FDA considering first over-the-counter birth control pill
A team of Food and Drug Administration staff revealed Friday that they have a number of reservations over a drugmaker’s request to become the first in the U.S. to sell birth control pills without a doctor’s prescription. The company, HRA Pharma, is seeking permission for over-the-counter sales of norgestrel tablets, a kind of daily birth control that would be marketed as Opill.
Among the concerns is that some people might not be able to correctly figure out whether it would be safe and effective for them to take the drug. And a key study submitted to the agency included “improbable” results that the FDA worries may “call into question the reliability of all of the actual use data” from it.
The federal review team’s unease, detailed in a 130-page document published by the FDA, comes ahead of a joint meeting scheduled for two agency panels next week to weigh the request.
After presentations Tuesday from a range of experts, as well as the FDA and HRA Pharma, the agency plans to ask the two advisory groups — the Nonprescription Drugs Advisory Committee and Obstetrics, Reproductive and Urologic Drugs Advisory Committee — to discuss and vote around their concerns.
While the FDA is not legally required to approve drugs based on their advisory committee votes, the agency says the meetings play a key role in advising staff wrestling with tricky questions posed by drug company submissions.
Draft discussion questions for the meeting suggest the FDA could ask HRA Pharma to try and repeat its “actual use study” simulating consumers actually taking the drug home and using it, as if it was an over-the-counter birth control product.
The first of these studies run by the company ran aground early, the FDA says, “due to technical failures in the daily use of the electronic diary” and other issues with data collection.
Results from a second attempt were ultimately submitted to the agency, dubbed Adherence with Continuous-Dose Oral Contraceptive Evaluation of Self-Selection and Actual Use or ACCESS.
But the FDA says it found some participants in ACCESS reporting taking more tablets than they were actually given, potentially undermining the reliability of the entire study.
There are also concerns that too many Americans may not follow the directions for safe and effective use. That worry is further complicated by scarce data on adolescents using the drug.
As one risk, some participants with current or previous breast cancer — who should not take norgestrel because it can stimulate tumor growth — “failed to correctly deselect” from taking the pills in both the ACCESS study and a separate targeted study.
Norgestrel’s efficacy was also called into question. Since it was first approved in 1973 under the brand name Ovrette, norgestrel has since been superseded in the American market by newer birth control options.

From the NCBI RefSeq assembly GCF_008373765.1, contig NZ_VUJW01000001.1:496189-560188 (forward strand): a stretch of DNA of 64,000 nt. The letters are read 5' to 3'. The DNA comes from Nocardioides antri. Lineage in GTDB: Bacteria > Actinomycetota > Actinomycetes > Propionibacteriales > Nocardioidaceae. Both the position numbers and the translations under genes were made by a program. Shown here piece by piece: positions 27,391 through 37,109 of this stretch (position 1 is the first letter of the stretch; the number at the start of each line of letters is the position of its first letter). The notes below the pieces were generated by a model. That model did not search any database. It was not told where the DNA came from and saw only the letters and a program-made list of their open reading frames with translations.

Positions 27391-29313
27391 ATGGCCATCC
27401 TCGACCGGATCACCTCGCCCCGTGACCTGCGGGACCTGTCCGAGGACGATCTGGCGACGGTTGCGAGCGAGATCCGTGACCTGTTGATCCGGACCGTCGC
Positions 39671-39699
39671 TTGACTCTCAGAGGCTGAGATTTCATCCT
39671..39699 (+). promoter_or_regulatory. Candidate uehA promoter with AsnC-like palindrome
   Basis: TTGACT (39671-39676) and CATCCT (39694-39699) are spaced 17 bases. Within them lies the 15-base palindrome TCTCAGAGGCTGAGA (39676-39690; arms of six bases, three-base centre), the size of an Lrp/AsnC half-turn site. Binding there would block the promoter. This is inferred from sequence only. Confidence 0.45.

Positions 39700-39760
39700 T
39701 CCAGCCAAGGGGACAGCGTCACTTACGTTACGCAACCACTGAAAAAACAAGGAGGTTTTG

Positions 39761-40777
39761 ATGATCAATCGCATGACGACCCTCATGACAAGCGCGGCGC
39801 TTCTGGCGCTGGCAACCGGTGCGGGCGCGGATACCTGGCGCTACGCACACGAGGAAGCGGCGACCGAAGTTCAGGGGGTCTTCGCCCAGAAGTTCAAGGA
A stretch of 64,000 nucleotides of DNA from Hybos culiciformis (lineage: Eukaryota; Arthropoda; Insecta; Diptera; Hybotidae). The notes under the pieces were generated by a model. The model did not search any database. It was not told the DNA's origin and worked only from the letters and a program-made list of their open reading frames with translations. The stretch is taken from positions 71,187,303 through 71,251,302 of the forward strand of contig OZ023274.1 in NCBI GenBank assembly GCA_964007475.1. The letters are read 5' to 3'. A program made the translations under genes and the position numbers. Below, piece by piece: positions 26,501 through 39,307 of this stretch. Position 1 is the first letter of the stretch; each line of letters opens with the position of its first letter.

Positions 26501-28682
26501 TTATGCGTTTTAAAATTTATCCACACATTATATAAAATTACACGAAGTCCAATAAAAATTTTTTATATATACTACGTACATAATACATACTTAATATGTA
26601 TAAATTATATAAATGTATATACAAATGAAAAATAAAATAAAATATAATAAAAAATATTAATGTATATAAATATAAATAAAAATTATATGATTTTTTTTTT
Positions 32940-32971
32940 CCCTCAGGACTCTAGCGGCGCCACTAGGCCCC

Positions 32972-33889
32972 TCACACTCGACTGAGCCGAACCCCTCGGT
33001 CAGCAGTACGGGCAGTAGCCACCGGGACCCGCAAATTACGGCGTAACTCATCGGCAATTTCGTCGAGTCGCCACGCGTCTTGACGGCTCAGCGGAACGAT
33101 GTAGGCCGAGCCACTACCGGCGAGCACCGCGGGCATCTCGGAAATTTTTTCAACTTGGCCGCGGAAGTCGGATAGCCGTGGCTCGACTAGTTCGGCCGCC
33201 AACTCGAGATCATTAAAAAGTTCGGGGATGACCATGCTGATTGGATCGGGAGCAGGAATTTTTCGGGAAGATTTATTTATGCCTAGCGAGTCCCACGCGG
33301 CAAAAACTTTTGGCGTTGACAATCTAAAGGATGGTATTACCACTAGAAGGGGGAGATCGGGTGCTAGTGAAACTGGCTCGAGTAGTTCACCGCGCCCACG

Unlike combined oral contraceptives, norgestrel “relies more stringently on taking the tablet at approximately the same time each day.” Recent approvals have revealed that contraceptives may also be less effective in overweight or obese people, the FDA said.
“Given that this product was approved in the 1970s and the paucity of data in today’s target population of reproductive females in the United States, real-world effectiveness of this product in the United States remains ill-defined,” the reviewers wrote.
The FDA team acknowledged that direct consumer access to birth control pills could substantially reduce barriers that Americans face in getting contraception, bypassing the need for doctor’s appointments to get prescriptions.
It could also cut down on Americans shelling out for less effective “nonhormonal, use-as-needed contraceptive choices” that are currently available in over-the-counter in stores, they said.
“Providing patients with OTC access to the birth control pill is an easy call from a public health perspective as the health risks of pregnancy vastly outweigh those of oral contraceptive use,” Dr. David Aizuss said in a statement released by the American Medical Association last year, urging the FDA to expand access to birth control pills without age restrictions.
HRA Pharma, in a press release by its parent Perrigo, had touted its submission to the FDA last year as “a groundbreaking moment in contraceptive access and reproductive equity in the U.S.”
The committee had initially been scheduled to meet last November to discuss the product, branded as Opill by HRA Pharma.
But the company disclosed last year that the FDA had postponed the meeting, as well as pushing back its target to decide on approval by three months.
CBS News reporter covering public health and the pandemic.
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I have been writing professionally for over 20 years and have a deep understanding of the psychological and emotional elements that affect people. I’m an experienced ghostwriter and editor, as well as an award-winning author of five novels.